But Scottish Labour’s latest offering - unveiled ahead of their spring conference later this month - looks like it came straight from the No campaign in the 2014 independence referendum.
“Together We’re Stronger” will be the rallying cry of Kezia Dugdale’s party as members assemble at Perth Concert Hall.
Conferences provide a glimpse into how a party views itself, and more importantly, how it wants to be viewed by the general public.
No matter how much they may deny it, our politicians put an awful lot of thought into their conference themes.
These slogans are on every piece of news about the party, and every letter is scrutinised and often focus-grouped.
The SNP’s catchy “It’s Time” slogan of 2007 was replaced two years later by the decidedly more clunky “We’ve got what it takes”. The latter was the subject of much debate among party staffers, and was soon quietly shelved.
Better Together reject?
Dugdale is ostensibly the star attraction in Perth, but her remarks are likely to be overshadowed in the evening bulletins by any remarks of UK leader Jeremy Corbyn.
With a clash on the horizon over divergent approaches to the triggering of Article 50 to leave the European Union, and whispers of Corbyn facing another leadership challenge, setting an example to the country of unity might not be the best idea.
Labour say that their hand has been forced. They don’t want to be talking about another independence referendum, but the SNP has put it firmly back on the table.
That’s not a complaint without merit. Nicola Sturgeon’s party have continued to make constitutional politics a high priority of their minority government.
But putting a slogan front and centre that only serves to remind voters of Labour’s role in the Better Together campaign of 2014 seems as big a step back as the First Minister re-opening Yes Scotland campaign offices.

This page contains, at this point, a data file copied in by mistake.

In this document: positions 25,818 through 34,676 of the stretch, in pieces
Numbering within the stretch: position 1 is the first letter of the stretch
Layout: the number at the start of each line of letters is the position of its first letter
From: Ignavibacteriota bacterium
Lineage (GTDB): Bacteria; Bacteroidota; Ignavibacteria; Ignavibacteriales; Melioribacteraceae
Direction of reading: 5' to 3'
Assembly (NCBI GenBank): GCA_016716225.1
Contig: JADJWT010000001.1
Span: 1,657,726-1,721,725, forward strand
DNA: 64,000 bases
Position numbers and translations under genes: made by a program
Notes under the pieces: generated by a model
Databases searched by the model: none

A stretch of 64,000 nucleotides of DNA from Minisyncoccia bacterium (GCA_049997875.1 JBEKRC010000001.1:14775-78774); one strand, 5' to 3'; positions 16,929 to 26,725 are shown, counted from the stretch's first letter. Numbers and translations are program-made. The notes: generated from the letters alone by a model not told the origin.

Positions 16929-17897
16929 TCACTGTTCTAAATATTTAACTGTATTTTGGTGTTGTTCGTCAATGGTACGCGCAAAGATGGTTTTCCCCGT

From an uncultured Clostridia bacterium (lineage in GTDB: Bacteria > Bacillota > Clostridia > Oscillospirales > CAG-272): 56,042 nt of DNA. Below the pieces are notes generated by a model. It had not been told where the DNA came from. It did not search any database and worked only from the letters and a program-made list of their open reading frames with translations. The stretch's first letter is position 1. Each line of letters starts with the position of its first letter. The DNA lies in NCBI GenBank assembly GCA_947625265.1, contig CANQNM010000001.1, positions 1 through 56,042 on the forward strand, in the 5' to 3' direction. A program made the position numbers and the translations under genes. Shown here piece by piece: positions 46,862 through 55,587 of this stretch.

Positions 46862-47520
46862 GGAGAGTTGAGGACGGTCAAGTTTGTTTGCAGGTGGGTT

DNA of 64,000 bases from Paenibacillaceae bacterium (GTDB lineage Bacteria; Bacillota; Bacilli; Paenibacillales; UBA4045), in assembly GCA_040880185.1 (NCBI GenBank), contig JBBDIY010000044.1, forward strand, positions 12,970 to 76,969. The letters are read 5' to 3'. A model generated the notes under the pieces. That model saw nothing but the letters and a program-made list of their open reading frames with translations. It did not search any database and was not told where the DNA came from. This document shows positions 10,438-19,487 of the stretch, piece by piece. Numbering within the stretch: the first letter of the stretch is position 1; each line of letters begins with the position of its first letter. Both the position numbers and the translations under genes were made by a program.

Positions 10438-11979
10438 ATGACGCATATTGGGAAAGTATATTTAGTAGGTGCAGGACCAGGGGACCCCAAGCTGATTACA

Happy unionists v reluctant unionists
Labour have been continually dealt punishments by the Scottish election for their controversial shared platform with the Conservative Party.
The abortive leadership of Jim Murphy had Scottish Labour’s 2015 campaign starting off seeking the support of Yes voters, and ending it sending voters apocalyptic warnings that a second referendum was inevitable.
In May 2016, Scottish Labour’s shellacking by the Tories can be partly attributed toe their uneasy embrace of their anti-independence principles.
Ruth Davidson’s party was staunchly living up to their unionist name, proudly, almost obnoxiously draped in union livery.
Scottish Labour’s own unionism has always been more complex, more awkward, and so they were left between a rock and hard place between competing constitutional visions.
A massive gamble
In political terms, that meant borderline irrelevance. Could “We’re Stronger Together” really mean a catch-all plea to end divisiveness, as the press release suggests, or is it Labour trying to reclaim the mantle of opposition by firmly displaying their unionist credentials?
If it really is the former, then Scottish Labour risk looking like they are carping from the cheap seats as the third largest party in Holyrood.
If it is more Kezia Dugdale’s party firming up their opposition to an as-yet hypothetical independence referendum, the former behemoth which looked to have hit rock bottom so many times might have even further to fall.